New Faculty Member Brings Broad Range of Interests to AOES

Dr. Natalie Burls joined the faculty of AOES in Spring 2015 from her position as a postdoctoral associate at Yale University Dept of Geology and Geophysics. Dr. Burls, who comes from South Africa, received her PhD, MSc, and BSc at University of Cape Town, where she studied atmospheric science and physical oceanography and received awards at 3 conferences for best student presentation. Dr. Burls has also joined the scientific staff of COLA.

Dr. Burls and a friendly grouper off the coast of Ponta Do Oura, Mozambique.

Dr. Burls brings a broad range of climate-related interests to the department. She studies the fluid dynamics of the atmosphere and ocean, which determine wind and ocean current variations such as the El Nino phenomenon in the tropical Pacific and an analogous mode in the tropical Atlantic. Her studies of tropical climate led her to investigate the role of clouds in modifying the amount of sunshine falling on the sea surface there. These studies, in turn, have helped spark an interest in past climates, such as the Pliocene Epoch (about 2.5 to 5 million years ago). The Pliocene was a warm period which may provide insight into future changes under global warming.

Dr. Burls contributed lectures to AOES geologist Linda Hinnov’s Paleoceanography class Spring semester and will be teaching atmospheric dynamics next year. She has acquired and assembled a rotating tank to create laboratory demonstrations for dynamics and other classes.

An exchange with Dr. Burls (edited for brevity):

What are the challenges and benefits of trying to get expertise over such a broad range of different, technically difficult, subjects?

The exciting and unanswered questions in climate dynamics lie on the edges of our discipline, however we must avoid becoming a jack of all trades and a master of none. Whenever possible, we team up with experts from other disciplines and leverage their expertise.

What question about the climate would you most like to be able to answer?

The biggest question on my mind right now is: What role did changes in cloud… reflectivity, play in maintaining the really warm periods we know existed in Earth’s history? This is a really hard question to answer particularly because no proxy for past cloud changes currently exists. Contemporary work on ocean dynamics and coupled ocean-atmosphere interactions keeps pointing back to just how important it is to understand and correctly reproduce cloud radiative forcing and feedbacks.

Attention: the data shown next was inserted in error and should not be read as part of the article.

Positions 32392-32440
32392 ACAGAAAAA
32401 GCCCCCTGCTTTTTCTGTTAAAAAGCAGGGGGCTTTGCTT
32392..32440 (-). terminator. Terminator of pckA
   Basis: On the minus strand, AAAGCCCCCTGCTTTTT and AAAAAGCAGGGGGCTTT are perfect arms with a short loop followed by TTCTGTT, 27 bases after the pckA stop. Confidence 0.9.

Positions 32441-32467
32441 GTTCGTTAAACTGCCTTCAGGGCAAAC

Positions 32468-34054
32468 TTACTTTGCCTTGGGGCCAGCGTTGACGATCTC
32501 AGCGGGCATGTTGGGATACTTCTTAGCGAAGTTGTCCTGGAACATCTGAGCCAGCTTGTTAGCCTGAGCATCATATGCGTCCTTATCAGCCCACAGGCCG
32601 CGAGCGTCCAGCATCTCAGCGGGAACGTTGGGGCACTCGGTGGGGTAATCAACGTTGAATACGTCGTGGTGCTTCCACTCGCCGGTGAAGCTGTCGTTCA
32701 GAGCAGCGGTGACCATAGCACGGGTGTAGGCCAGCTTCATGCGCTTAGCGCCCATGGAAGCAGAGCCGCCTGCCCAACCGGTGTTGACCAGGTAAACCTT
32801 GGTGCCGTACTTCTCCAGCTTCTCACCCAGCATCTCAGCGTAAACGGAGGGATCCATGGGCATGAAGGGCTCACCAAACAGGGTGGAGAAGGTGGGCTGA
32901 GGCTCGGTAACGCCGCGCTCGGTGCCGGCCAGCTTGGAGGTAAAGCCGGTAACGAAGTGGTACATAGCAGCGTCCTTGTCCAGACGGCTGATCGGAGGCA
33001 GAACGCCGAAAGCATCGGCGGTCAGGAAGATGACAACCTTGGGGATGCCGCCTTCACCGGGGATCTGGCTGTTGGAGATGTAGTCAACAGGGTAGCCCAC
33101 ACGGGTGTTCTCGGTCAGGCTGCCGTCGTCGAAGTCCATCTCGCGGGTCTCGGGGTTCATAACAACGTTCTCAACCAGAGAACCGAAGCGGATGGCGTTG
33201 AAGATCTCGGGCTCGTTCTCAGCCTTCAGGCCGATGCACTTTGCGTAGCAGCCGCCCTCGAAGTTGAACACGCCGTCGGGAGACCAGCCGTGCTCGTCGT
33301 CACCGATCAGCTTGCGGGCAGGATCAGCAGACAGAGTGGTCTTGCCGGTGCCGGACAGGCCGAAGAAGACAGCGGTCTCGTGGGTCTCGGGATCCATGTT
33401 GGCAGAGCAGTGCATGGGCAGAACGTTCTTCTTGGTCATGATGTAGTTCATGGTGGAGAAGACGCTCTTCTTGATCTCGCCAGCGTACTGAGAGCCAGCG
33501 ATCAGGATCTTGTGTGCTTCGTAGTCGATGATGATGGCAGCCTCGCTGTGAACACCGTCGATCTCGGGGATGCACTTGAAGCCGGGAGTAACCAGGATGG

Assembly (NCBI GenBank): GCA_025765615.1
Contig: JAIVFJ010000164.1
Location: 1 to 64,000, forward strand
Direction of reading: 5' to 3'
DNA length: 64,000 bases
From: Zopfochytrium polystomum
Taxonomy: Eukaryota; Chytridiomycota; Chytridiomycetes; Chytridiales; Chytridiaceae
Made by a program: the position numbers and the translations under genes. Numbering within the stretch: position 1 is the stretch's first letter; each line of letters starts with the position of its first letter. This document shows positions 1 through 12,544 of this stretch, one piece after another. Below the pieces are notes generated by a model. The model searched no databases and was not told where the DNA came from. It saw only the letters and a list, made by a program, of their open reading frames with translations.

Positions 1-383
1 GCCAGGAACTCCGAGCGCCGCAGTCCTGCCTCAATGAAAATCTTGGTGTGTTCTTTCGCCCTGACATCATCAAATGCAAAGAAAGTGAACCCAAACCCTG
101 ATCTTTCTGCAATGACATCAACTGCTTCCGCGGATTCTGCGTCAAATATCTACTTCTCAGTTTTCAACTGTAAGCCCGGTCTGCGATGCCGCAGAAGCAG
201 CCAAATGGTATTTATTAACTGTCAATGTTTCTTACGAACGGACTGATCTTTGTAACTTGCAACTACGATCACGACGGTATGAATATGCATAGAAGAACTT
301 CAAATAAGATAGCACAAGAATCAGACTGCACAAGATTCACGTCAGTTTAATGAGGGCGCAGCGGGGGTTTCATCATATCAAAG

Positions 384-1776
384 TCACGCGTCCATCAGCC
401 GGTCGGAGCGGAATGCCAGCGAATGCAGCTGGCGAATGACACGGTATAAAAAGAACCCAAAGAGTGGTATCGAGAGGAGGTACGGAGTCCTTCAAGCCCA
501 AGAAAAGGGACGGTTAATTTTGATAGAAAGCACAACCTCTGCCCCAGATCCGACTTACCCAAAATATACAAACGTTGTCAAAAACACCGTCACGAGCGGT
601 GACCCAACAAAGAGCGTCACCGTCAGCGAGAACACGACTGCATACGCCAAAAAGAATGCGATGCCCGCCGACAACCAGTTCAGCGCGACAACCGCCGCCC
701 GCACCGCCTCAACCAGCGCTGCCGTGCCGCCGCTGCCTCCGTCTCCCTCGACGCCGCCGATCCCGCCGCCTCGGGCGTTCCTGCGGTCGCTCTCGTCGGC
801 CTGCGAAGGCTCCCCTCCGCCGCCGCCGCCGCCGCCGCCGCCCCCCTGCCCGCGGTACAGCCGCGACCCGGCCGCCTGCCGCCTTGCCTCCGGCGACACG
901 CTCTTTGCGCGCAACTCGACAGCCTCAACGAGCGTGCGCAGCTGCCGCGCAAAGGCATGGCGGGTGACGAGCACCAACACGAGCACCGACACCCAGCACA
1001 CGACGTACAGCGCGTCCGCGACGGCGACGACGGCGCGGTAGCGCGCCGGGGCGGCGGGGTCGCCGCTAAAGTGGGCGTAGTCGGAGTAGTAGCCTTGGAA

Could you talk a bit about your plans for the new rotating tank?

The effects of Earth’s rotation on atmospheric and oceanic circulation can seem so abstract when you are sitting in a classroom observing derivations on a chalkboard. The rotating tank will allow GMU… students to witness first-hand the amazing phenomena that arise due to Earth’s rotation.

Geophysical fluid dynamics tell us that the “water going down the drain the other way in the southern hemisphere” is a myth. As a South African have you ever checked this yourself?

I made a point of watching water draining out of our kitchen sink after doing the evening dishes – sometimes it drained out clockwise but other times anti-clockwise. I thought perhaps I was doing something wrong…. until college, where we learned that, relative to other forces acting on the water as it drains out of the sink, the effect of Earth’s rotation is negligible. With the theory confirming my observations I can attest to it being a myth, the effects of Earth’s rotation only take hold on much larger spatial and temporal scales.